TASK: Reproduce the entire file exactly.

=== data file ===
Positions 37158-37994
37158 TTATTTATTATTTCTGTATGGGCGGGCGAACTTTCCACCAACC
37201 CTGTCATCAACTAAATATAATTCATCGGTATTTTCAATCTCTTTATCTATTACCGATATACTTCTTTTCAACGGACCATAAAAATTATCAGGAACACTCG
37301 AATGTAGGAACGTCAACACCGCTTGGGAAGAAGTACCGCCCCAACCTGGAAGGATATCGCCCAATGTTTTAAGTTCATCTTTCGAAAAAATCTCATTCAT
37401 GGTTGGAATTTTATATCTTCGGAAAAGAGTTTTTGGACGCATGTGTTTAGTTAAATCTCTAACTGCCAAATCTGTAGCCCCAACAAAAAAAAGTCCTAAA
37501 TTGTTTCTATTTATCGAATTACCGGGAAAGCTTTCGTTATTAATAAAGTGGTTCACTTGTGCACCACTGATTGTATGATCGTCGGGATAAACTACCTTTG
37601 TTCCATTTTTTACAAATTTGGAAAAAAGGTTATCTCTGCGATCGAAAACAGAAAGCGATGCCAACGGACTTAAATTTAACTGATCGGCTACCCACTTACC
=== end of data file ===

Positions 37158-37994
37158 TTATTTATTATTTCTGTATGGGCGGGCGAACTTTCCACCAACC
37201 CTGTCATCAACTAAATATAATTCATCGGTATTTTCAATCTCTTTATCTATTACCGATATACTTCTTTTCAACGGACCATAAAAATTATCAGGAACACTCG
37301 AATGTAGGAACGTCAACACCGCTTGGGAAGAAGTACCGCCCCAACCTGGAAGGATATCGCCCAATGTTTTAAGTTCATCTTTCGAAAAAATCTCATTCAT
37401 GGTTGGAATTTTATATCTTCGGAAAAGAGTTTTTGGACGCATGTGTTTAGTTAAATCTCTAACTGCCAAATCTGTAGCCCCAACAAAAAAAAGTCCTAAA
37501 TTGTTTCTATTTATCGAATTACCGGGAAAGCTTTCGTTATTAATAAAGTGGTTCACTTGTGCACCACTGATTGTATGATCGTCGGGATAAACTACCTTTG
37601 TTCCATTTTTTACAAATTTGGAAAAAAGGTTATCTCTGCGATCGAAAACAGAAAGCGATGCCAACGGACTTAAATTTAACTGATCGGCTACCCACTTACC